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LABOUR peer Alf Dubs will launch a last-ditch bid on Tuesday to save legal protections for child refugees stranded in Europe.
The House of Lords will vote on Lord Dubs’s new amendment to the EU Withdrawal Bill in the afternoon to keep crucial rights for unaccompanied minors to be reunited with family in Britain.
Speaking at a rally outside Parliament today, Lord Dubs said he was “ashamed” of the government’s backtrack on legal protections for child refugees.
The protections were revoked in the latest EU Withdrawal Bill, which was passed in the Commons earlier this month.
“Who could be against children joining their family?” Lord Dubs asked protesters.
“It’s a simple request, it’s basic humanitarian rights and I’m ashamed that this country is doing what it's doing. It’s a scandal and it’s not being done in our name.”
Ministers have insisted that their position on reuniting child refugees with family in Britain remains unchanged.
But Lord Dubs and rights campaigners argue that without legal protections, safe routes for child refugees cannot be guaranteed.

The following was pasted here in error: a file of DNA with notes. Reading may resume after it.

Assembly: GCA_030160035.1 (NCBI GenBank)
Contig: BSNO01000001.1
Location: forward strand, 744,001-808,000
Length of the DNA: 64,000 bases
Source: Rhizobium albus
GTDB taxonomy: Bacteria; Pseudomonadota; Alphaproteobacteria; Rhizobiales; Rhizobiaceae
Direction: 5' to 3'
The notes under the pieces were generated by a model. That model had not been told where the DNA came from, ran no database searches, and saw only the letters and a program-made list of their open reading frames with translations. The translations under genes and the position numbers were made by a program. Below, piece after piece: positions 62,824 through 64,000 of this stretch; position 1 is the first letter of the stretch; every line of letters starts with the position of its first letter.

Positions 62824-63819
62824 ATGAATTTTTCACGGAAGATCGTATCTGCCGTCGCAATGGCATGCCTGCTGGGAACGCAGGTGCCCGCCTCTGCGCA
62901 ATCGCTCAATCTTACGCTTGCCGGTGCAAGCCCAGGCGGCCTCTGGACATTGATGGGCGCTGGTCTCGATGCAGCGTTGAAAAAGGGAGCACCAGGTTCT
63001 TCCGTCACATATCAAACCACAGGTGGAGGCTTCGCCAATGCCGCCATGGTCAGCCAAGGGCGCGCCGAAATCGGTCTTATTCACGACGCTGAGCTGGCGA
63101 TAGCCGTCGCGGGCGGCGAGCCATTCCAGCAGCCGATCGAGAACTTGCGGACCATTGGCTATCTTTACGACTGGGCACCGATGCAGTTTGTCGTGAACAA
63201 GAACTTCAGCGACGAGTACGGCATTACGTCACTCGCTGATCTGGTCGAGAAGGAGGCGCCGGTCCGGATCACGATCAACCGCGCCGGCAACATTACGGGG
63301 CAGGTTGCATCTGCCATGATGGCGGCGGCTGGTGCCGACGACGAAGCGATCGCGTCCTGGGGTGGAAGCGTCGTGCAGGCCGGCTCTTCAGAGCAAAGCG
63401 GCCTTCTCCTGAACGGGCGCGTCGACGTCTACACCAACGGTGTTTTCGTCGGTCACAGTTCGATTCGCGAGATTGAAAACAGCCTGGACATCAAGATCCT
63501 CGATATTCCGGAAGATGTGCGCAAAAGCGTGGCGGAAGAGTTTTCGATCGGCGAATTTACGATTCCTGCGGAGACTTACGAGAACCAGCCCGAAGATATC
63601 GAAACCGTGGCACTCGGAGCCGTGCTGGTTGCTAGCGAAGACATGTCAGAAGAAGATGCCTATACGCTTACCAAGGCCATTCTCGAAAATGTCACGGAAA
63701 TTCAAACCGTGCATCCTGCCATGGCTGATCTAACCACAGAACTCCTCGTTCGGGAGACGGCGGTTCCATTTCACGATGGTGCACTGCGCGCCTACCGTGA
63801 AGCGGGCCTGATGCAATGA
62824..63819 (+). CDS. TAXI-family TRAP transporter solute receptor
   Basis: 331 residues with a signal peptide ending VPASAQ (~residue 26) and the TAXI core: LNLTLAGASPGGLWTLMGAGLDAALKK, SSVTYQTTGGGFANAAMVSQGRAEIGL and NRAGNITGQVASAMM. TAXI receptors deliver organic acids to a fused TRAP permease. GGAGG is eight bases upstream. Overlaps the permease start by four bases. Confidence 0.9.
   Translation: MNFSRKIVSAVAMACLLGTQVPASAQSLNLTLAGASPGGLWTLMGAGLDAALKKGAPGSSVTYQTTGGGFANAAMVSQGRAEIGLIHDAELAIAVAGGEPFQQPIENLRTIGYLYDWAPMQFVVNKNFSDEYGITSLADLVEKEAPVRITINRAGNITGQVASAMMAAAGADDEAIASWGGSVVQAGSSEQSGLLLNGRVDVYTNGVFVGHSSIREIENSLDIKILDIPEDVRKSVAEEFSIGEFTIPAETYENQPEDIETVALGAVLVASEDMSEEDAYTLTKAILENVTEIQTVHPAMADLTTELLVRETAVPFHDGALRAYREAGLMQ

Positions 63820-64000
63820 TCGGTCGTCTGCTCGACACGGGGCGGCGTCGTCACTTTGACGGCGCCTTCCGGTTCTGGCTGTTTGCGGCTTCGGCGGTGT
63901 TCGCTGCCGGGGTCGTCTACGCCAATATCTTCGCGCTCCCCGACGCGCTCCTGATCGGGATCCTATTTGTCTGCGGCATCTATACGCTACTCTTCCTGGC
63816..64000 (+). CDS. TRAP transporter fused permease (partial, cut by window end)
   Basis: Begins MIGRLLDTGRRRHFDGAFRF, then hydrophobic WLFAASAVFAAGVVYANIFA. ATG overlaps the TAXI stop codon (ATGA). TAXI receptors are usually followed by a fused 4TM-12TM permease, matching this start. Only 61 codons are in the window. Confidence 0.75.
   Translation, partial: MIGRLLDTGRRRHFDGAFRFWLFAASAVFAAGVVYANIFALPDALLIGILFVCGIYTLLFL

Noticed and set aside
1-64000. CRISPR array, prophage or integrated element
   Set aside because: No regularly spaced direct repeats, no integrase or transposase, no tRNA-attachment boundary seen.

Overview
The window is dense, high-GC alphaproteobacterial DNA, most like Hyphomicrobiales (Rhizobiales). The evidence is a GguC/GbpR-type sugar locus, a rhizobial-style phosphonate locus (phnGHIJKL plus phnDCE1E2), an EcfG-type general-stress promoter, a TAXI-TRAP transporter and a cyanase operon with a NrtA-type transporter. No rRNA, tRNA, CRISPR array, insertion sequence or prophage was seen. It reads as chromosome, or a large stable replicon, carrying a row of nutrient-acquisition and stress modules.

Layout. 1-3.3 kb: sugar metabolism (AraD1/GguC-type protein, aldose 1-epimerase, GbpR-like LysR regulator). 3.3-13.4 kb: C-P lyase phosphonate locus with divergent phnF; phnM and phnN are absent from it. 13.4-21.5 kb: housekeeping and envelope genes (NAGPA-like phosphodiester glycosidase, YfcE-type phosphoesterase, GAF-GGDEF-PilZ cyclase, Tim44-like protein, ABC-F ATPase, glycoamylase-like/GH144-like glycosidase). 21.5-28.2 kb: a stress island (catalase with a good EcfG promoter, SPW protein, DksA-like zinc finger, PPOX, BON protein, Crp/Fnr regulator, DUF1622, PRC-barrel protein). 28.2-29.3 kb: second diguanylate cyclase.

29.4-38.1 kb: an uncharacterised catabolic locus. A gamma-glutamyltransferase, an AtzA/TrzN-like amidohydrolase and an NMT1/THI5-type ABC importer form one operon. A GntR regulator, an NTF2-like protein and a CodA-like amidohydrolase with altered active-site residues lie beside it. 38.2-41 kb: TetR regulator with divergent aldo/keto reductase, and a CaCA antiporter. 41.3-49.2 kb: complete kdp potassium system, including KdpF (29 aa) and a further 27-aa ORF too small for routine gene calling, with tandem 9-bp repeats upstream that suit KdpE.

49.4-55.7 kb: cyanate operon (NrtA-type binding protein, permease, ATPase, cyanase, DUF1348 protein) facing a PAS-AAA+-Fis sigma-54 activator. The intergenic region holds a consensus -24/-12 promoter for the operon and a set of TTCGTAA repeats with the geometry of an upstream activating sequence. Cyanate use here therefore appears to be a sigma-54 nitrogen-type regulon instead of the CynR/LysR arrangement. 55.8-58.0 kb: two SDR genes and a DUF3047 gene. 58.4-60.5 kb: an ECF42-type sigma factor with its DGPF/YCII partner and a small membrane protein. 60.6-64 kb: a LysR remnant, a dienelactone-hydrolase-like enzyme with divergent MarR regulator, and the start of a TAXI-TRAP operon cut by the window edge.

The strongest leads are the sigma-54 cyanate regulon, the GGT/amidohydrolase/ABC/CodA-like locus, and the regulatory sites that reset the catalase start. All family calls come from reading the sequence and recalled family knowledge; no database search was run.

At the protest, organised by NGO Safe Passage, SNP MP Stuart McDonald remarked that the Tories “could not be trusted” to keep their commitment while Green Party peer Jenny Jones accused the government of “sneaking through” the U-turn in its Brexit Bill.
Safe Passage, which works with unaccompanied child refugees in Europe, said that 95 per cent of children currently receiving legal support would not be eligible for family reunification under current immigration laws.
The group helped Ridwan, a refugee from Eritrea, to reunite with his aunt in Britain under the scheme. Speaking of his experiences at today’s protest, Ridwan said he had lost all hope for his future after his mother died in “tragic circumstances” and he was stranded in Italy.
But coming to Britain “gave me hope again,” he said. “All I want now is to do well in my A levels and help give others the opportunity to come here and have a future too.”
In northern France, where Safe Passage operates, hundreds of refugees are still living in informal settlements on the sides of roads, including children as young as 10. They are constantly moved on by police, who confiscate their tents, sleeping bags and belongings despite sub-zero temperatures.
Shadow home secretary Diane Abbott pledged Labour’s support for Lord Dubs’s new amendment, and urged the government to “live up to its responsibilities to refugees.”
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